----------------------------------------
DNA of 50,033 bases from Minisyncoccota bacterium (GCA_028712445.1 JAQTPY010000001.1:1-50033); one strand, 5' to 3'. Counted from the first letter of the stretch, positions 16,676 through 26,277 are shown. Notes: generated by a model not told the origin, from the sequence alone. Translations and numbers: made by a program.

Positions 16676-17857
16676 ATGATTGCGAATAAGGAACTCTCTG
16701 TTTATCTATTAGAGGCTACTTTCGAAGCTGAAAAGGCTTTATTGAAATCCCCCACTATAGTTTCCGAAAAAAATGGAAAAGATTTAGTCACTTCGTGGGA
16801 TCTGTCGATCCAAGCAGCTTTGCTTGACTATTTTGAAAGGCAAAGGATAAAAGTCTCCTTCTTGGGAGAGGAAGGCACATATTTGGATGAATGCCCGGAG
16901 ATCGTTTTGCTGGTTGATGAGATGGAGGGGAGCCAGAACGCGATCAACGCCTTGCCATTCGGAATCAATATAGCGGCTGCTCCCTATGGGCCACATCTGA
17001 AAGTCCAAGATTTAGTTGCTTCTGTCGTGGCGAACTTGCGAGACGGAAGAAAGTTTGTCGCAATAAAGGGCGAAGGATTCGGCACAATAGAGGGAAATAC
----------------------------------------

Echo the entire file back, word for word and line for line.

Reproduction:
DNA of 50,033 bases from Minisyncoccota bacterium (GCA_028712445.1 JAQTPY010000001.1:1-50033); one strand, 5' to 3'. Counted from the first letter of the stretch, positions 16,676 through 26,277 are shown. Notes: generated by a model not told the origin, from the sequence alone. Translations and numbers: made by a program.

Positions 16676-17857
16676 ATGATTGCGAATAAGGAACTCTCTG
16701 TTTATCTATTAGAGGCTACTTTCGAAGCTGAAAAGGCTTTATTGAAATCCCCCACTATAGTTTCCGAAAAAAATGGAAAAGATTTAGTCACTTCGTGGGA
16801 TCTGTCGATCCAAGCAGCTTTGCTTGACTATTTTGAAAGGCAAAGGATAAAAGTCTCCTTCTTGGGAGAGGAAGGCACATATTTGGATGAATGCCCGGAG
16901 ATCGTTTTGCTGGTTGATGAGATGGAGGGGAGCCAGAACGCGATCAACGCCTTGCCATTCGGAATCAATATAGCGGCTGCTCCCTATGGGCCACATCTGA
17001 AAGTCCAAGATTTAGTTGCTTCTGTCGTGGCGAACTTGCGAGACGGAAGAAAGTTTGTCGCAATAAAGGGCGAAGGATTCGGCACAATAGAGGGAAATAC